Nine years before the 2011 meltdown crisis at the Fukushima No. 1 nuclear power plant, Tokyo Electric Power Co. turned down a request from the government’s nuclear watchdog for it to conduct a simulation of powerful tsunami that could hit the plant, a court document showed on Tuesday.
Written testimony was submitted to the Chiba District Court on Nov. 24 by Shuji Kawahara, who was head of a team responsible for quake safety issues at the now-defunct Nuclear and Industrial Safety Agency (NISA) — the predecessor of today’s Nuclear Regulation Authority.
Kawahara’s testimony showed that Tepco may have missed an opportunity to examine the possibility of a tsunami disaster almost a decade before such a crisis came to pass in 2011, when massive waves knocked out critical cooling systems at the Fukushima No. 1 plant.
The testimony was submitted as part of a lawsuit filed by Fukushima evacuees seeking compensation from the utility and the central government.
The crippled plant has spewed a massive amount of radioactive material into its surroundings, forcing numerous residents to temporarily evacuate. Many have completely abandoned their hometowns.
Contacted by The Japan Times, Tepco spokesman Norio Okura declined to comment, saying “the matter is related to the ongoing lawsuit.”
In the court documents, Kawahara maintains that NISA asked Tepco to conduct a tsunami simulation in August 2002, highlighting emails that summarize discussions at NISA-Tepco meetings that were sent to related parties later the same month.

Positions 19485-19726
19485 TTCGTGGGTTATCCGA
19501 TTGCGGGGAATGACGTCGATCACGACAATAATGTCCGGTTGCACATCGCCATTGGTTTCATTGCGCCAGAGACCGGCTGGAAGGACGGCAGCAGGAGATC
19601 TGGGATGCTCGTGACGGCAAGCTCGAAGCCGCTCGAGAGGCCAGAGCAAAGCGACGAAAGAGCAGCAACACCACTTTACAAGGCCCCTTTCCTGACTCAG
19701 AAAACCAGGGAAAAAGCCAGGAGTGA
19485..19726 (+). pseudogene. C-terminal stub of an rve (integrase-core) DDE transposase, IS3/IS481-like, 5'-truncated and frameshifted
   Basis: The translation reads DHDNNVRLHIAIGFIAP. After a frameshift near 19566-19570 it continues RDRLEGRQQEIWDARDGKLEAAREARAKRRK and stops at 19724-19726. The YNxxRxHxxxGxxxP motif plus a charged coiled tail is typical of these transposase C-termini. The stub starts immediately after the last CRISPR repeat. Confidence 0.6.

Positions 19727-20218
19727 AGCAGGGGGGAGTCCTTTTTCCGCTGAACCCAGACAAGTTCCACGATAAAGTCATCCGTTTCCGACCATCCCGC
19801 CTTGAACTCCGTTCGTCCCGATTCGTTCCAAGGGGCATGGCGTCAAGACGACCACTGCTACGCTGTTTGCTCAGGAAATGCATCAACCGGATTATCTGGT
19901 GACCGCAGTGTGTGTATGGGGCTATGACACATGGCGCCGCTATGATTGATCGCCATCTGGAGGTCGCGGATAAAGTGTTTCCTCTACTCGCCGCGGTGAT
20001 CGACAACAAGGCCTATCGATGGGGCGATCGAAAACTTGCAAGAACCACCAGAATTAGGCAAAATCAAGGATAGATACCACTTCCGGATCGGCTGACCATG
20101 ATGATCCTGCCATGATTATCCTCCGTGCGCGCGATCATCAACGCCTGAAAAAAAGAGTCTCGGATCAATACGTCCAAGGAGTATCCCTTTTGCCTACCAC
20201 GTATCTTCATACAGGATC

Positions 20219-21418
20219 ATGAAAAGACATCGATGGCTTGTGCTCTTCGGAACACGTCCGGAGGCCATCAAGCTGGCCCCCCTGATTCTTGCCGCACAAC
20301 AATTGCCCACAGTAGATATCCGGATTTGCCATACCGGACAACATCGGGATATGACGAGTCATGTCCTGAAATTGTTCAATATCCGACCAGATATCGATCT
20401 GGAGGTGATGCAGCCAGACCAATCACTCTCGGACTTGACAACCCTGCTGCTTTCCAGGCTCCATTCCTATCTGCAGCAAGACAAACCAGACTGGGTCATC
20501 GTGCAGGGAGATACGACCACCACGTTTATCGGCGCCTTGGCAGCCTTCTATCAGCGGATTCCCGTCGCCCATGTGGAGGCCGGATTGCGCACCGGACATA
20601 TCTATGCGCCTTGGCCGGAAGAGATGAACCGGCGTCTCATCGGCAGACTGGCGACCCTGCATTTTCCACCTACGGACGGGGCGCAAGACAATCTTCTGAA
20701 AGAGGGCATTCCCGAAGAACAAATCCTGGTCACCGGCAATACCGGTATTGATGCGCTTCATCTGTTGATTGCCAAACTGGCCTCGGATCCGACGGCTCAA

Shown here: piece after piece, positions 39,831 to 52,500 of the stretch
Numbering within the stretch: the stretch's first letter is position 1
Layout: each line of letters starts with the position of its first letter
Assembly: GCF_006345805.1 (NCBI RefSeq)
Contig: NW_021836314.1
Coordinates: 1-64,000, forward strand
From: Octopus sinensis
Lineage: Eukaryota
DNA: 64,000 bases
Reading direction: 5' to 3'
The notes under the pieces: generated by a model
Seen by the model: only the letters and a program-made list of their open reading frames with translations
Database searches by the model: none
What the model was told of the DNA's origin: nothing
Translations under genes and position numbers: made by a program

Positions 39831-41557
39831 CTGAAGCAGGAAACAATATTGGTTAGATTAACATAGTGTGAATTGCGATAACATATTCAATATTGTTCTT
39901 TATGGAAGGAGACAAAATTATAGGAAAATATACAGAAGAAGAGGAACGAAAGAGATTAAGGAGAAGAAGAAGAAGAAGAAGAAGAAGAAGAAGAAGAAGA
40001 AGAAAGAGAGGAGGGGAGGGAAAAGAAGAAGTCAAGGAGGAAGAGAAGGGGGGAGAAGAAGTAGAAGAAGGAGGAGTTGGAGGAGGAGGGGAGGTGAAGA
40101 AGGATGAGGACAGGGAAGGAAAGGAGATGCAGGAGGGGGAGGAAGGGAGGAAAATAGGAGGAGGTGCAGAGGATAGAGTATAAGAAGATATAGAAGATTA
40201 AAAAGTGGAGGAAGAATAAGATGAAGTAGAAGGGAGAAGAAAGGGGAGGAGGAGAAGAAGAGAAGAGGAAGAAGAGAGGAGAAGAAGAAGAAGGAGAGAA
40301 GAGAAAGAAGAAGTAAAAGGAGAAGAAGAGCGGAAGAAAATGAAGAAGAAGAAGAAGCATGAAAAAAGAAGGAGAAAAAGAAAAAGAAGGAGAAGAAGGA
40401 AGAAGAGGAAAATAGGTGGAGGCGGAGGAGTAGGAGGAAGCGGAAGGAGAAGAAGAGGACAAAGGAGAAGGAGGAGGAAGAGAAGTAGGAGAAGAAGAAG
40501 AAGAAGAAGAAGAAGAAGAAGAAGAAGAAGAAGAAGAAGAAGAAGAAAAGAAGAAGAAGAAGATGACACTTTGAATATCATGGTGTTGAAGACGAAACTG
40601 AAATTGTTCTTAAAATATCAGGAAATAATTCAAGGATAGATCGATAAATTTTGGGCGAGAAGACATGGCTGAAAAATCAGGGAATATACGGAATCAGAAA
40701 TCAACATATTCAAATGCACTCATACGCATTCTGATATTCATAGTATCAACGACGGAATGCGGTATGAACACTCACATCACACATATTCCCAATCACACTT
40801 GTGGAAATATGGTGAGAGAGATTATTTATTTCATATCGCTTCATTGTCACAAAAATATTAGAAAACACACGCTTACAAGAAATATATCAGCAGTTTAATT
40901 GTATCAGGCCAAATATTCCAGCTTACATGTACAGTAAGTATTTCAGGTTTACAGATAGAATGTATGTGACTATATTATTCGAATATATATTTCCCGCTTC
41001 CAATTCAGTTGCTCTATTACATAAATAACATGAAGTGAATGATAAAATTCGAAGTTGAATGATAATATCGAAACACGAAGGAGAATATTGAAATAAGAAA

NISA made the request because a government expert committee for quake research published on July 31, 2002, a report warning that a major tsunami event could hit anywhere along the Pacific coast of Japan, Kawahara said in the statement.
The report concluded that a major tsunami could hit somewhere along the coastal areas from Tohoku to Chiba Prefecture, with a probability of 20 percent over the next 30 years.
Tepco representatives visited NISA officials on Aug. 5 to discuss the report. But Tepco officials “resisted for 40 minutes” during the meeting and eventually turned down NISA’s request, according to a copy of Kawahara’s written statement, seen by The Japan Times on Tuesday.
In the statement, Kawahara said he believes Tepco rejected the request because “it would take substantial time and expense to carry out a simulation,” and because there was no evidence strongly suggesting such a quake and tsunami could actually hit the Fukushima plant.
Rejecting the proposal, Tepco officials cited a research paper written by two seismologists who played down the possibility of such a quake-tsunami disaster, according to Kawahara.
NISA didn’t override Tepco’s refusal. Kawahara said he believes NISA’s decision at the time was “justifiable.”
In the spring of 2008, Tepco conducted a simulation and concluded that tsunami as high as 15.7 meters could hit the Fukushima plant. But the firm still did not take action before the 2011 disaster, instead saying the simulation was based on a hypothetical scenario and that there was no evidence suggesting such powerful tsunami would actually engulf the Tohoku region.
In its ruling on Sept. 22, Chiba District Court denied any central government responsibility but ordered Tepco — now Tokyo Electric Power Company Holdings Inc. — to pay additional compensation of ¥376 million to 42 evacuees. Both Tepco and the plaintiff have appealed to a higher court.